A: How’s it looking out there?How does it look outside?
B: It’s awfy dreich to be honest.It’s awfully (very) grey to be honest.

Drookit

Speaker: Robert – lives in Lanarkshire, age group 55-64
Speaker: Jennifer – lives in Midlothian (grew up in Ayrshire), age group 45-54

If it’s drookit where you are, then you know it must be a really bad day weather wise. This word describes rain which soaks or drenches people on the street, and feels like it is a little bit inescapable! Definitely stay home if you can on drookit days.

Example conversation:

Scottish ExampleSimple English
A: Aw man, iIt’s proper drookit th’day.Oh no, it’s an extremely rainy day today.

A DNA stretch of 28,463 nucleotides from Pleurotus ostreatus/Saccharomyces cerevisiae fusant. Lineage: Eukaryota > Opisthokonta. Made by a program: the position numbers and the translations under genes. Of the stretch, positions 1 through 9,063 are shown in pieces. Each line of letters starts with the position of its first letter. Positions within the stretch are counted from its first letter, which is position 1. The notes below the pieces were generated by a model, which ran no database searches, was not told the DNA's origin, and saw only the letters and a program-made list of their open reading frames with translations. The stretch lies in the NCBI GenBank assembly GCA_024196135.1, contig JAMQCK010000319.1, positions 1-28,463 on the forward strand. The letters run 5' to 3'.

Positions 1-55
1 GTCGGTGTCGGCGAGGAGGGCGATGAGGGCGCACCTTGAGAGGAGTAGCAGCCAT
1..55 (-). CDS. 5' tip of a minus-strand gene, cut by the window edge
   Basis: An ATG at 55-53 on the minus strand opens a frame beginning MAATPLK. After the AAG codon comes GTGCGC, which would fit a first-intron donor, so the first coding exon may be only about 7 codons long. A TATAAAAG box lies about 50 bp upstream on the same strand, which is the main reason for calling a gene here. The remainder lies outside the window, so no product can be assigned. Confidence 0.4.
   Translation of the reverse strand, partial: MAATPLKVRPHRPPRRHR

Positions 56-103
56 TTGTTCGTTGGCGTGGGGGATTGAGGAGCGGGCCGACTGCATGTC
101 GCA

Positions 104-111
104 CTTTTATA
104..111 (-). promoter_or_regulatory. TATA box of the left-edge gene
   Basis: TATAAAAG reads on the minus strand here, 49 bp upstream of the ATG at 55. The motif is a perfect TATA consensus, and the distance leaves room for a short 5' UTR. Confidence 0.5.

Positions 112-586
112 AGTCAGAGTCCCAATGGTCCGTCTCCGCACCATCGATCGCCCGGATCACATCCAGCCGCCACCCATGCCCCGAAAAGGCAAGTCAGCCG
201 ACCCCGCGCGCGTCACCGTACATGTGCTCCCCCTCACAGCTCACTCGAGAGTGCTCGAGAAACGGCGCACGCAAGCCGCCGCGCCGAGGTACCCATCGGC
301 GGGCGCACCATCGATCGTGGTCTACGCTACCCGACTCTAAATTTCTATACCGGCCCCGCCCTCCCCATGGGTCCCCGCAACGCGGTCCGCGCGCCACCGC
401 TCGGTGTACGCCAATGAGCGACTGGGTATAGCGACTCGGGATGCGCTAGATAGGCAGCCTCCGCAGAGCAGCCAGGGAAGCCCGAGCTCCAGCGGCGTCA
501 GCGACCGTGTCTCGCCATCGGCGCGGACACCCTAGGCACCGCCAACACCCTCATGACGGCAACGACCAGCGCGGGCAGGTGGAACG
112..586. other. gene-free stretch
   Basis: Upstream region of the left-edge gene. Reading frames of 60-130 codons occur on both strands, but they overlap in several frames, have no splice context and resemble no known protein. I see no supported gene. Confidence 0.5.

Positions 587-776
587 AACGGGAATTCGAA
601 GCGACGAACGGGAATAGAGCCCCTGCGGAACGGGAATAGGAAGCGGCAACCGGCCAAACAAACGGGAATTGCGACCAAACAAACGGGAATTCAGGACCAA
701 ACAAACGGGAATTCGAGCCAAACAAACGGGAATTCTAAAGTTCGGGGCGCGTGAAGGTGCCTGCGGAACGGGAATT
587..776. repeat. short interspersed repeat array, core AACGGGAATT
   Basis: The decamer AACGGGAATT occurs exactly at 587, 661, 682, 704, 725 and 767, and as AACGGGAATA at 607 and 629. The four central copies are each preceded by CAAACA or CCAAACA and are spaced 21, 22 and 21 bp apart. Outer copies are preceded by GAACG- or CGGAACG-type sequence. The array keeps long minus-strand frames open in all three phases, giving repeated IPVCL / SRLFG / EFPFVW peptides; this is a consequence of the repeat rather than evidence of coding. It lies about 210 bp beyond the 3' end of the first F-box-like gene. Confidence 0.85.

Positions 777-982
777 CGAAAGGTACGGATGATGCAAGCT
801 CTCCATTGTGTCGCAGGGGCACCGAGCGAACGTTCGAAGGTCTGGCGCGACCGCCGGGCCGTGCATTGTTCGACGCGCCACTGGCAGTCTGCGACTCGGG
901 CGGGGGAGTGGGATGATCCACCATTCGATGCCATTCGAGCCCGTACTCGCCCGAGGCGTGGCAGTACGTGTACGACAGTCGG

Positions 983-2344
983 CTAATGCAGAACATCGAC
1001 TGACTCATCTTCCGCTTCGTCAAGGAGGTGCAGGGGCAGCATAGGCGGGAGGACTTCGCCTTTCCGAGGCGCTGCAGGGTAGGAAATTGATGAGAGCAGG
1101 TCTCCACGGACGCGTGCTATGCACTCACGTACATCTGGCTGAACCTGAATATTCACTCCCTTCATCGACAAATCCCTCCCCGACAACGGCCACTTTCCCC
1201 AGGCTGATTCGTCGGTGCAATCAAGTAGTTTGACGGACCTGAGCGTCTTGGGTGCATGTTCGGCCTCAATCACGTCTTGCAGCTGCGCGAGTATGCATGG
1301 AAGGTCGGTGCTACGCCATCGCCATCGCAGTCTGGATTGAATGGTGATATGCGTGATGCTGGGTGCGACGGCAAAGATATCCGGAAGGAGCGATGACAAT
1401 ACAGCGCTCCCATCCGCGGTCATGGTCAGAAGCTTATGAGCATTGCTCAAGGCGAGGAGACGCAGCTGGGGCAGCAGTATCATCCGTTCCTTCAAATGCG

B: A’ll no be going tae the shops just now then!I won’t go to the shops just now then!

Haar

Speaker: Robert – lives in Lanarkshire, age group 55-64
Speaker: Jennifer – lives in Midlothian (grew up in Ayrshire), age group 45-54

If you live near the sea for any amount of time you’re sure to experience haar. This word describes the sea fog which occasionally rolls into coastal places. A day with haar is likely to be cold and wet, and if you head outside you might not be able to see much further than your own arms!

Example conversation:

Scottish ExampleSimple English
A: There’s a right haar hanging aboot toon th’day.There’s a strong sea fog in the town today.
B: Gie it a few hours and it’ll burn aff.Give it a few hours and it’ll burn off.

Jeelit

Speaker: Robert – lives in Lanarkshire, age group 55-64

Still looking for more words for cold weather? Introducing…jeelit! This word, like baltic, means freezing, and is used to describe the kinds of days which feel punishingly chilly.